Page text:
Materials needed:

  • Wooden boards (2x10 or 2x12 inch)

  • Deck screws

Screw gun

  • Level

  • Measuring tape

  • Soil

  • Plants or seeds

tape measure

Step 1: Measure

It's crucial to estimate the area where you want to place a raised garden bed before you start construction. This will define how long and how wide your elevated bed should be.

In order to reach into your raised garden from either side without walking into the soil, width is crucial to its success. In general, a width of four feet is preferred, however, three can still be used.

Another crucial aspect of your raised garden's effectiveness is its height. It should ideally be high enough to support the developing plant roots without being too high to walk into the soil or compact it.

A decent rule of thumb is to construct your raised garden at least 18 inches high if you're unsure of its height. This will stop it from bowing outward and make it easier for your roots to reach the soil below.

You should think about how much dirt is needed to fill your raised garden in addition to its height. When bought in bulk, this is typically offered in yards or bags priced per cubic foot.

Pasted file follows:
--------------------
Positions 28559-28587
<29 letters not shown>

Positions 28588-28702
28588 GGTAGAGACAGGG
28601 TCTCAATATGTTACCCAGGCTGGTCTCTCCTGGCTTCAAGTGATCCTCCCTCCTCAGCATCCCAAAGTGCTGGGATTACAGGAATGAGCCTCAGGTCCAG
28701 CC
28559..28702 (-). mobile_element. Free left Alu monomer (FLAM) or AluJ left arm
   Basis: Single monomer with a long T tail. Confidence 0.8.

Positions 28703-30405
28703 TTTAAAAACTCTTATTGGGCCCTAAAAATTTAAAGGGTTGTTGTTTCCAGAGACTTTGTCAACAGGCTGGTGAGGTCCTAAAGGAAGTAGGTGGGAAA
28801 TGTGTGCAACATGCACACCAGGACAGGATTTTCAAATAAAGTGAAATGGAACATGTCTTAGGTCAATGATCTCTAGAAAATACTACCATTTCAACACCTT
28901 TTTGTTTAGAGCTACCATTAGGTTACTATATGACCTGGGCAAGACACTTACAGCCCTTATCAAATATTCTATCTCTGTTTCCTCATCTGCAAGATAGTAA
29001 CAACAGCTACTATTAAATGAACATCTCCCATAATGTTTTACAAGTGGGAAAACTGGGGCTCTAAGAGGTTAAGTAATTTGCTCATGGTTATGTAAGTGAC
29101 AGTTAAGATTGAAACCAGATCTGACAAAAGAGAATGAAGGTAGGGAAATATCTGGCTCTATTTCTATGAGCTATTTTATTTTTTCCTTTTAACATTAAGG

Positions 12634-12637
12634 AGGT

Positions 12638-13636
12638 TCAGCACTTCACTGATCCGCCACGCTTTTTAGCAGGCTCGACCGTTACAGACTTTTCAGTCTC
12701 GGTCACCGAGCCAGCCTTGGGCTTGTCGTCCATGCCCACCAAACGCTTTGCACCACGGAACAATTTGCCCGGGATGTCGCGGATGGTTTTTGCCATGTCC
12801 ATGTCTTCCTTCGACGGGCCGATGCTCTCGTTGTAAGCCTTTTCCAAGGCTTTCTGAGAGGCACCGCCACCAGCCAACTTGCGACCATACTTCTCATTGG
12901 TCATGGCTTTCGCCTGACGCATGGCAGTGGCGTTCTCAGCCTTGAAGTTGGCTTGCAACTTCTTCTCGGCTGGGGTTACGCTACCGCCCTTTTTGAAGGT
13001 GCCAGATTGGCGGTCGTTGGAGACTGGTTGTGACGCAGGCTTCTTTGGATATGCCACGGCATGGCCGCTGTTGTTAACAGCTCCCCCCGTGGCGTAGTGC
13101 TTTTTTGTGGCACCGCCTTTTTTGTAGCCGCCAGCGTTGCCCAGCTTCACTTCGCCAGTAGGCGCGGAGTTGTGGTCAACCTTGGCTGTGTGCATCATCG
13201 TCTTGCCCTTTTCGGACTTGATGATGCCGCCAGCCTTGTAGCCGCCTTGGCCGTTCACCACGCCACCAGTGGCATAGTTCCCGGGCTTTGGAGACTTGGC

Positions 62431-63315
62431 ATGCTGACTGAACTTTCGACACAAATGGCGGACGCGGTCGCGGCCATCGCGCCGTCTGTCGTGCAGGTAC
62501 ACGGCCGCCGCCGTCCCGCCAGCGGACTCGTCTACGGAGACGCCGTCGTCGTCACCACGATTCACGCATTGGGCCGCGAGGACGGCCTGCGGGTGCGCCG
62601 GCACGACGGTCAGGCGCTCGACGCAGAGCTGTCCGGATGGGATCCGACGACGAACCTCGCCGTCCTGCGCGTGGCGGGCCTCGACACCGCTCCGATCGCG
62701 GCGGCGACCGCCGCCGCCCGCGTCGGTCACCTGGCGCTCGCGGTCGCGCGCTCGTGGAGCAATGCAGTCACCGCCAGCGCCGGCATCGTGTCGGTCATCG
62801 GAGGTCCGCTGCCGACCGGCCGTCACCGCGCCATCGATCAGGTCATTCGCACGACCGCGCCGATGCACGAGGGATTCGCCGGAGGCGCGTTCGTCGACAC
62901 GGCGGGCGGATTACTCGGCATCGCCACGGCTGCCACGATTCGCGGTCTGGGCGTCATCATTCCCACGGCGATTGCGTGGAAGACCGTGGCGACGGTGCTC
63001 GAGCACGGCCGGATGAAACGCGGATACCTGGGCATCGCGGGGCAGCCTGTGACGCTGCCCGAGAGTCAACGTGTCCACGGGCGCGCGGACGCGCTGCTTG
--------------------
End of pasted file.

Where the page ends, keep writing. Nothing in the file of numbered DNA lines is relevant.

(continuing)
Use a soil calculator to determine how many bags you'll need after determining how many cubic feet of dirt you'll need to fill your raised garden. By doing this, you can reduce your expenses while still acquiring the soil your raised garden needs.

Maintaining healthy, well-nourished soil in your freshly raised garden is essential if you intend to grow vegetables there. This will guarantee that your plants receive the finest growing environment and that they will prosper. Compost should also be added on top of your soil to assist it in retaining more nutrients and boosting its general health.

man sawing

Step 2: Cut